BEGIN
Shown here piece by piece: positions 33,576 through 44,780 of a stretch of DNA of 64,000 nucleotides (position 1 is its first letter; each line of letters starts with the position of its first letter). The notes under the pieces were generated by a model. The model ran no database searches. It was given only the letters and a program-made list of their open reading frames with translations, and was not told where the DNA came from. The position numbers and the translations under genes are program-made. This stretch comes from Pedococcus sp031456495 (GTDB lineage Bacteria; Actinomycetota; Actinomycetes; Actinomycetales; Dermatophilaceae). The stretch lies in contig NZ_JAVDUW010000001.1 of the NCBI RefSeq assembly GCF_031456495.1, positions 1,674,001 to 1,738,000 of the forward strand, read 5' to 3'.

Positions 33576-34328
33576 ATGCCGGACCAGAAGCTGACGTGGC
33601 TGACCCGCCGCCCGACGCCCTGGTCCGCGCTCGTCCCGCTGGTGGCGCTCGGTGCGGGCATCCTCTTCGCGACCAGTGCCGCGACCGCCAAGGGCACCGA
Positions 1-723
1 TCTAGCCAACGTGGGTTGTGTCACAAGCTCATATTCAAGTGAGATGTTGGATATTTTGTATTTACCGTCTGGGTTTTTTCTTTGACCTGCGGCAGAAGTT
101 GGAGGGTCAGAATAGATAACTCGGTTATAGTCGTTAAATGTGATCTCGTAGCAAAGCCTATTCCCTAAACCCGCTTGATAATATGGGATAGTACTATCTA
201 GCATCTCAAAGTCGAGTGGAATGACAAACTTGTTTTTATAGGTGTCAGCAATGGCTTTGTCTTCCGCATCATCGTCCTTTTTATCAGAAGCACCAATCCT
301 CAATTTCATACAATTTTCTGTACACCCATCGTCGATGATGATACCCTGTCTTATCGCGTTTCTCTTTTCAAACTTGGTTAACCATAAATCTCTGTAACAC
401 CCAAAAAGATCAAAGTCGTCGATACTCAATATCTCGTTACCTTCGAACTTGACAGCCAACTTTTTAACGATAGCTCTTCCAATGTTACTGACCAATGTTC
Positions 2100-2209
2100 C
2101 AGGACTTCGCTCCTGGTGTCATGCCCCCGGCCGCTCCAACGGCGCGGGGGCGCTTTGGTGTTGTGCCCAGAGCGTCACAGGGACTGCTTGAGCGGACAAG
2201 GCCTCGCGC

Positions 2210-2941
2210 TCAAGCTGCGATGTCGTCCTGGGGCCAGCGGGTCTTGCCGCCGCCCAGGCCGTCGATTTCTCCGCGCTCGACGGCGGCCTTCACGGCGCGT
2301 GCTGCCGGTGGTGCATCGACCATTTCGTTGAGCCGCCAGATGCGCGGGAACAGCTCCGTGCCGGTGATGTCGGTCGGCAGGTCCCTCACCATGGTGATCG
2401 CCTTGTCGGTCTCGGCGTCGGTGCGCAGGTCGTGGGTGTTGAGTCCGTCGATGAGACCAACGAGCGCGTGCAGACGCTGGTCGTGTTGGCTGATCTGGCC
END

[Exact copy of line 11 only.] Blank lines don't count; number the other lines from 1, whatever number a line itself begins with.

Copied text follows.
Positions 2100-2209